What Beirut Sounds Like

World music hobbyist David Wilezol selects a lineup of songs from Lebanon's Mediterranean capital.

By / February 2012

For centuries, Beirut was one of the most cosmopolitan cities in the world, the pride of Rome’s Eastern empire. In the early 20th century, under French occupation, it acquired the nickname “The Paris of the East.” Recent decades have brought instability and no shortage of war to Lebanon. Beirut’s musicians have responded as musicians must, by channeling their struggles, memories, hopes, and hard-won joys into song. Regardless of style, the selections here reflect the complexity of life in contemporary Beirut, the frustrations of war, the need for escape, and, above all else, the thrill of creativity.


1. Scrambled Eggs: “Russian Roulette”

Indie rock in Beirut is a recent yet resilient genre. Scrambled Eggs is hipster royalty around those parts for having done it longer than anyone else, plying their trade in the city since 1998 and at times touring Europe. Their song “Russian Routlette” resounds with nihilistic angst over the 2006 Lebanese-Israeli war, as lead singer Charbel Haber opens with “I’ll shoot you in the head / you shoot me in the leg” over a demented surf rock riff that launches into an early Smashing Pumpkins-style chorus.


2. Mashrou Leila: “Fastateen”

The broken heart is the most ubiquitous theme in all of pop music. But Masrou Leila’s breakup song “Fasataeen” conveys a depth of feeling antithetical to American Top 40. A sparse set of acoustic guitar chords and serpentine Arabesque fiddle provide more than adequate backing for the lyrics, which address a romance shattered by differences related to religion and money. With their willingness to confront sacrosanct topics in Lebanese society like class, sexuality, and politics, it’s easy to see why Masrou Leila has become a smash.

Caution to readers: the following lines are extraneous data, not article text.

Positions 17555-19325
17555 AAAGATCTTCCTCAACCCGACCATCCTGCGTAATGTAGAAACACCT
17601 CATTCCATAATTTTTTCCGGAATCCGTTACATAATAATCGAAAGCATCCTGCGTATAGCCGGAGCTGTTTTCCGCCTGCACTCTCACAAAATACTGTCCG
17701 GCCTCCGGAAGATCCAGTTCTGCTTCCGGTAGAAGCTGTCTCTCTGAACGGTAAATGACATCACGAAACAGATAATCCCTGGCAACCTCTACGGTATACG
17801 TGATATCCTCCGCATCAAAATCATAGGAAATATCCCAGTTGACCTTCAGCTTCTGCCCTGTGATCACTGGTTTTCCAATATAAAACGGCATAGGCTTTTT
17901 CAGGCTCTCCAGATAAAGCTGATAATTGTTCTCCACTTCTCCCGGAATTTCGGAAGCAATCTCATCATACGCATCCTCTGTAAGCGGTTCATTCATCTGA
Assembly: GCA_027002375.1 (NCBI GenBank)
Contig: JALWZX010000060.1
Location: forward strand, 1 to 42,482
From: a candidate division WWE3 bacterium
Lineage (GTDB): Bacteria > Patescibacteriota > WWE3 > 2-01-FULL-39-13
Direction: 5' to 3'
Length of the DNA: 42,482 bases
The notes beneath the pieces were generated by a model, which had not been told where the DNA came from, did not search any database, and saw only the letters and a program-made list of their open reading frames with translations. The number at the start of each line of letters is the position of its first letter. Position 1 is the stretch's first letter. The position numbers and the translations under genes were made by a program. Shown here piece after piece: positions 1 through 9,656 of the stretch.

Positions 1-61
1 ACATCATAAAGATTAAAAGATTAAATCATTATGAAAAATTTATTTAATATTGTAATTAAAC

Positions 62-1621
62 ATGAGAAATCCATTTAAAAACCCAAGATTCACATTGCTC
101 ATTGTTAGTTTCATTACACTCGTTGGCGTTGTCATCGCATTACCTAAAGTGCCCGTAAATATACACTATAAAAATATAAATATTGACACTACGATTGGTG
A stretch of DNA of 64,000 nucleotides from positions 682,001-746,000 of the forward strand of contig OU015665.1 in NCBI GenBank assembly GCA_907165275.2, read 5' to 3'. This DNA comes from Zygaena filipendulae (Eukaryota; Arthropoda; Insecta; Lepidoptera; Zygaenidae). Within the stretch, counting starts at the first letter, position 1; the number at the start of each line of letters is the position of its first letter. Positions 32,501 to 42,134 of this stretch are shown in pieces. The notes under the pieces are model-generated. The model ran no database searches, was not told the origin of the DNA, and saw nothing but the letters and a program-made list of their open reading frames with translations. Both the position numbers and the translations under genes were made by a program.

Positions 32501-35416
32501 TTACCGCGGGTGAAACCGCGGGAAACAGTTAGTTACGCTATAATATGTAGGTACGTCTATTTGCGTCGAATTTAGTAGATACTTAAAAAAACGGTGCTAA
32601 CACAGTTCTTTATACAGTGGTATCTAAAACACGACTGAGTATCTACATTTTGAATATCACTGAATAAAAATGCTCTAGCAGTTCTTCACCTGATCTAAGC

3. Khaled El-Habre: “Ebnik Ya Saaidi”

Call Khaled El-Habre the Lebanese Leonard Cohen. “Ebnik Ya Saaidi” starts as a pensive guitar strum with muttered vocals but steadily builds into a cathartic string and horn jam. El-Habre has been performing for more than three decades. His lyrics are flush with nationalist references (the man fought in Lebanon’s 1982 war with Israel), but he keeps his catalogue fresh through constant experimentation with horns, jazz, and Latin influences.


4. Wadih El-Safi: “Baladi”

Wadih El-Safi is Lebanon’s most famous singer, a cultural icon who is now 90 years old. Nicknamed “The Voice of Lebanon,” he has written some 3,000 songs. El-Safi’s big break came in 1938, when he was discovered in a national competition sponsored by the Lebenese Broadcasting Network. El-Safi is credited with urbanizing Lebanese folk music by incorporating drums and thicker strings. In “Baladi” El-Safi mines a centuries worth of memories from the Levant with his dissented, dramatic voice.


5. Trash Inc.: “Punk Rock Chick”

Trash Inc. is the alias of Beirut-based drummer-cum-electronic DJ and producer Nabil Saliba. On “Punk Rock Chick,” he sprinkles icy, android female vocals atop a gritty electro baseline, with spates of glitchy, 8-bit filtered guitar crunch. As much Metallica as Michael Jackson, Saliba is one of the most famous electronic producers in the Middle East, and Punk Rock Chick has even been used in the popular soccer video game FIFA 07.


6. Joelle Khoury: “Exil”

The pianist and composer Joelle Khoury trained at the Beirut Conservatory, St. Joseph’s University of Beirut, and George Mason University in the US. Her composition “Exil” (“Exile”) recalls the dissonant, idiosyncratic pieces of 20th century composer Charles Ives. Featuring brooding, disorienting piano, percussive sections, and a soaring operatic mezzo-soprano vocal, the piece is laden with melodrama that is not for the faint of heart.



7. Malikah: “Ya Lubnan (Oh Lebanon)”

Female rapper Malikah drops sledgehammer-force rhymes in “Ya Lubnan,” a hip hop commentary on Lebanon’s recent conflicts that opens with the pop of AK-47s. Malikah won an award from MTV Arabia in 2007. She has toured the US and Canada, her advocacy for women’s rights making her something of a feminist icon. “Being an Arab woman who MCs is difficult,” she told Rolling Stone. “You have to work twice as hard to earn the respect of the audience. That won’t stop me, though.”


David Wilezol is a radio producer, writer, and hobbyist musician who lives in Washington DC.